• As buyers start entering the home, make sure they sign in or use Nestiny's Open House Kiosk. Once they start viewing the home, jot down a description of their vehicle if you saw it. You can never be too safe.
  • Be mindful of what the potential buyers are doing at all times while going through the home.
  • Be alert to visitors coming and going, especially towards the end of the scheduled showtime. Look for groups who may distract the Agent while robbing the owner. It happens!
  • Don’t assume that everyone has left the property when your Open House is over. Recheck the home and property before locking the doors and heading out.

Realtor Safety at Open House

General tips:

  • If you are alone and working in your office, play some music and turn on as many lights as you can. That way, if anyone is thinking about breaking in, they know someone is there. Keep doors and windows secure. If your office has a security system, make sure your space is organized so that the camera can view everything. Also, don’t play music too loud so the security camera can pick up sound.
  • Always keep your personal information private. Don’t respond to emails asking for personal information, and don’t talk to your clients about information such as where you live, upcoming vacation plans, etc. Always be cautious and guard your private information.
  • Make sure someone always knows where you are.
  • Anytime you leave your car, lock it.
  • Always have your cell phone handy and make sure it is charged.
  • Dress for safety. Don’t wear clothes that are constricting so you can move freely and run if necessary. Don’t wear revealing clothes. Don’t wear expensive jewelry that may trigger a robbery. Consider your appearance when presenting yourself on social media and on marketing as well.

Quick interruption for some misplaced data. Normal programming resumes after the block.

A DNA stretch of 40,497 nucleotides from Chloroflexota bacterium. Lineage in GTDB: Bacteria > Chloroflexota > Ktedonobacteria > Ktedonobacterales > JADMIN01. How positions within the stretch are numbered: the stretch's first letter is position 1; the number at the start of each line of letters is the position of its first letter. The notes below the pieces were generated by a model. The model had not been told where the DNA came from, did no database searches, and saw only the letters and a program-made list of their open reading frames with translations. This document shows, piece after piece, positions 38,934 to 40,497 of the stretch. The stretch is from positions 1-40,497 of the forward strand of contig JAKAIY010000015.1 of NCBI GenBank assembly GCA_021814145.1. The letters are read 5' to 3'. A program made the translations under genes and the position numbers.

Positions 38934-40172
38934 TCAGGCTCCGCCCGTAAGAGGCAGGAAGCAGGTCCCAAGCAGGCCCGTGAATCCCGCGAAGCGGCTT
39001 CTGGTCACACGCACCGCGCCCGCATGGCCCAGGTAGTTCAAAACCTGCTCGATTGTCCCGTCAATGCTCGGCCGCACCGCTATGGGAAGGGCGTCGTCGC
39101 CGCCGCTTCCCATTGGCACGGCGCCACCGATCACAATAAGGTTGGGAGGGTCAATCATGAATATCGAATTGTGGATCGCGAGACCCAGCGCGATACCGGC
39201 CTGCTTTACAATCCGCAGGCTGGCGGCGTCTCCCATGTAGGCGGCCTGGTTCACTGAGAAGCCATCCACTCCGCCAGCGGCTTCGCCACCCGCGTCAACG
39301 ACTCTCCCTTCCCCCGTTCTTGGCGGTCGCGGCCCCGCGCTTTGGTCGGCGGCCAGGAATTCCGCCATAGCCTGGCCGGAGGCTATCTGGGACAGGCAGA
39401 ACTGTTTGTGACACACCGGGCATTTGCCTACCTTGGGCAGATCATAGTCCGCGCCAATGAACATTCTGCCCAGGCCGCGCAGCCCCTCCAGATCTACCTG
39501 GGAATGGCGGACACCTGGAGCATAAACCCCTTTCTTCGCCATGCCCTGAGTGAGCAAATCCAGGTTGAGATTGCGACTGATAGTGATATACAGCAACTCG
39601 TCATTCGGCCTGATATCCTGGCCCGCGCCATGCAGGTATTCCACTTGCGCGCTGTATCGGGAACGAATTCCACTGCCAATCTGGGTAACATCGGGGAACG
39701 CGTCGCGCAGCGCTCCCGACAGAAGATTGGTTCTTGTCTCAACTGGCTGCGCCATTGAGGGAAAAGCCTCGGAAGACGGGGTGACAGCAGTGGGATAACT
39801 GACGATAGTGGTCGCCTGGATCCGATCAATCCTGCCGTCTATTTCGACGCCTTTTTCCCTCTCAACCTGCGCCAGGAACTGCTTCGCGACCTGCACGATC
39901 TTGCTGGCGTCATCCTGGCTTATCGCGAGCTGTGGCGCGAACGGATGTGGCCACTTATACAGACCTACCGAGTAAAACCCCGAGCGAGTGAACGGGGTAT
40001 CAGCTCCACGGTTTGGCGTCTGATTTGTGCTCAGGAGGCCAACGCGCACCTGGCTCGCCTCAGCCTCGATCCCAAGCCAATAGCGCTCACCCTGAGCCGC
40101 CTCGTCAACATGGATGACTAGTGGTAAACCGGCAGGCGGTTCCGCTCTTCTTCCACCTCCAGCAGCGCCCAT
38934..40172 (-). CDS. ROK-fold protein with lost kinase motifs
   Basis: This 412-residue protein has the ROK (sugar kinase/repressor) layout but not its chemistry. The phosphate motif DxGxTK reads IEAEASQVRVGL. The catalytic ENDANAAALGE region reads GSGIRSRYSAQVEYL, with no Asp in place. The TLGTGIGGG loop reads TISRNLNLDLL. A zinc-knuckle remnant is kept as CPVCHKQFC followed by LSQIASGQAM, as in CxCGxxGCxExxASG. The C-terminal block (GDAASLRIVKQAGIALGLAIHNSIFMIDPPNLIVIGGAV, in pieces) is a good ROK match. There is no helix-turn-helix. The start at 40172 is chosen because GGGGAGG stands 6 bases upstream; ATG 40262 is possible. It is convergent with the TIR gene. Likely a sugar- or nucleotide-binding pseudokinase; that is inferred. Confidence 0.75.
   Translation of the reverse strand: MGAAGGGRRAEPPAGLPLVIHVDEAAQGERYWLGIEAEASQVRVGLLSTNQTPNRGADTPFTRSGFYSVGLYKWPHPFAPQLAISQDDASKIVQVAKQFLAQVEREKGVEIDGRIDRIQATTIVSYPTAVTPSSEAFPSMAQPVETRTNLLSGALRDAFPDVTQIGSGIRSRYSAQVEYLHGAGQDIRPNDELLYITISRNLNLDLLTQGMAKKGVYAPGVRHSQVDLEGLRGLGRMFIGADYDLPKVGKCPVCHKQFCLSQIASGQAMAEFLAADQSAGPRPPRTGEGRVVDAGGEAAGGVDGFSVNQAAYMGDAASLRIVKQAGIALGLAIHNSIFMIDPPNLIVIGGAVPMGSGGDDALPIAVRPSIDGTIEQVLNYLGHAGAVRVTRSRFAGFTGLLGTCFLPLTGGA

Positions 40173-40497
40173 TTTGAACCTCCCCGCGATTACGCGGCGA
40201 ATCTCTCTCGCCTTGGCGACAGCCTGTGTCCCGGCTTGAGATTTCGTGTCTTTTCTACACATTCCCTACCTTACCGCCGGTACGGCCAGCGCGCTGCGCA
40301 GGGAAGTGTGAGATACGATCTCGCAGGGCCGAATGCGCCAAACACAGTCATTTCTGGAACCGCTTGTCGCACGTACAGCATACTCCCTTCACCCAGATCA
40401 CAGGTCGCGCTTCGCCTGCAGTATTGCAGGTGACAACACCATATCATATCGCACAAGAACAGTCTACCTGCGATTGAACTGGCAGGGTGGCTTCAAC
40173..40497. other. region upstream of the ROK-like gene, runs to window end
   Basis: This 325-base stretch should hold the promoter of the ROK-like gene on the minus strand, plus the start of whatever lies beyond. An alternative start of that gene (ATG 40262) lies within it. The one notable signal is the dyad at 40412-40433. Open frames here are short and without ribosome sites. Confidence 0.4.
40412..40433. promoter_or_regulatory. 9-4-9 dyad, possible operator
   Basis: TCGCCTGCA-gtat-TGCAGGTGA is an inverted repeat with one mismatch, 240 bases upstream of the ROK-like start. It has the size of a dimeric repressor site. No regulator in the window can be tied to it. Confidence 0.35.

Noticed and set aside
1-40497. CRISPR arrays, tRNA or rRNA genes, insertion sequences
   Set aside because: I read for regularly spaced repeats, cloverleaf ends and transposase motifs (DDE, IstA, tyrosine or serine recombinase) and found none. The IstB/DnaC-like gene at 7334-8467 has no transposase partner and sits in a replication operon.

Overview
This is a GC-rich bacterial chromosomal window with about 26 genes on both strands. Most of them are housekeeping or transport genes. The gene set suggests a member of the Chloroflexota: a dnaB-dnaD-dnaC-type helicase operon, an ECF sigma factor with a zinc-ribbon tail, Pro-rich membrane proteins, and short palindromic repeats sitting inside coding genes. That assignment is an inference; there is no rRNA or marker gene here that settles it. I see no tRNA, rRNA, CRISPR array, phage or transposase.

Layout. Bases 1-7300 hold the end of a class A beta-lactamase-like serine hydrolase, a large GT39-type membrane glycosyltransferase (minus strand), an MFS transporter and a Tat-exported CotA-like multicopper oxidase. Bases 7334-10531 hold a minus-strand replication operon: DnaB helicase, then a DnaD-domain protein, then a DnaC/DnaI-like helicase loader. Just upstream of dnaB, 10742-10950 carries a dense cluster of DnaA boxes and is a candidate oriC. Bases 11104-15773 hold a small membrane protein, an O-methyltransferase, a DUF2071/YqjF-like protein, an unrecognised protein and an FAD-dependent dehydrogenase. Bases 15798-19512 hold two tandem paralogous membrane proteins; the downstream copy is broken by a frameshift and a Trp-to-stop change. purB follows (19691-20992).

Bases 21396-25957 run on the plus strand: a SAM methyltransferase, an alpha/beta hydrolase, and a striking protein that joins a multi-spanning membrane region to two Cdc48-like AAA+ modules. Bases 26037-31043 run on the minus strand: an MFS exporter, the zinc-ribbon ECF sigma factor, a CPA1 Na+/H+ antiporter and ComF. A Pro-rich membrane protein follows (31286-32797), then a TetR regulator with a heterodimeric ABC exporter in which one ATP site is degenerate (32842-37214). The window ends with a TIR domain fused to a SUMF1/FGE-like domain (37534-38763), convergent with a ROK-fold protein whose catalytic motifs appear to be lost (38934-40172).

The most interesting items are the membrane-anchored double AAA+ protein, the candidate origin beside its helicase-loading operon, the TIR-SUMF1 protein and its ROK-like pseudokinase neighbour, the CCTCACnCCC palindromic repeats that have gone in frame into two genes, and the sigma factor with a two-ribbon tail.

• Don’t wear your purse when out with clients. Keep it out of sight and locked in the trunk of your car.
  • Know when to call the police. If you feel scared or suspicious, use your cell phone and call for help. Better to be safe than sorry!
  • Have a safety phrase set up and make sure your safety contact knows the phrase. For instance: “Can you stop and get baby food on the way home?” This only works if you don’t have a baby so they know you don’t really want them to go get baby food. It’s a harmless phrase that alerts someone that you are actually in harm’s way.
  • Always be aware of your surroundings. Look for abnormal behavior, inconsistent answers, people you don’t know, etc.
  • Always be prepared to protect yourself. Have pepper spray, stun guns or other weapons handy at all times.
  • Take a self-defense class. Just in case.
  • Utilize technology to help stay safe. For instance, there are safety apps and devices that could save your life such as emergency all or panic buttons, and other wearable tech safety devices. You can also do an Internet search prior to meeting someone to make sure they are safe.

No home sale is worth your life. Recognize risks and trust your instincts. Be alert at all times. Be aware, be proactive and prepared. This will increase your chances of staying safe. After all, you are ultimately in charge of your own safety.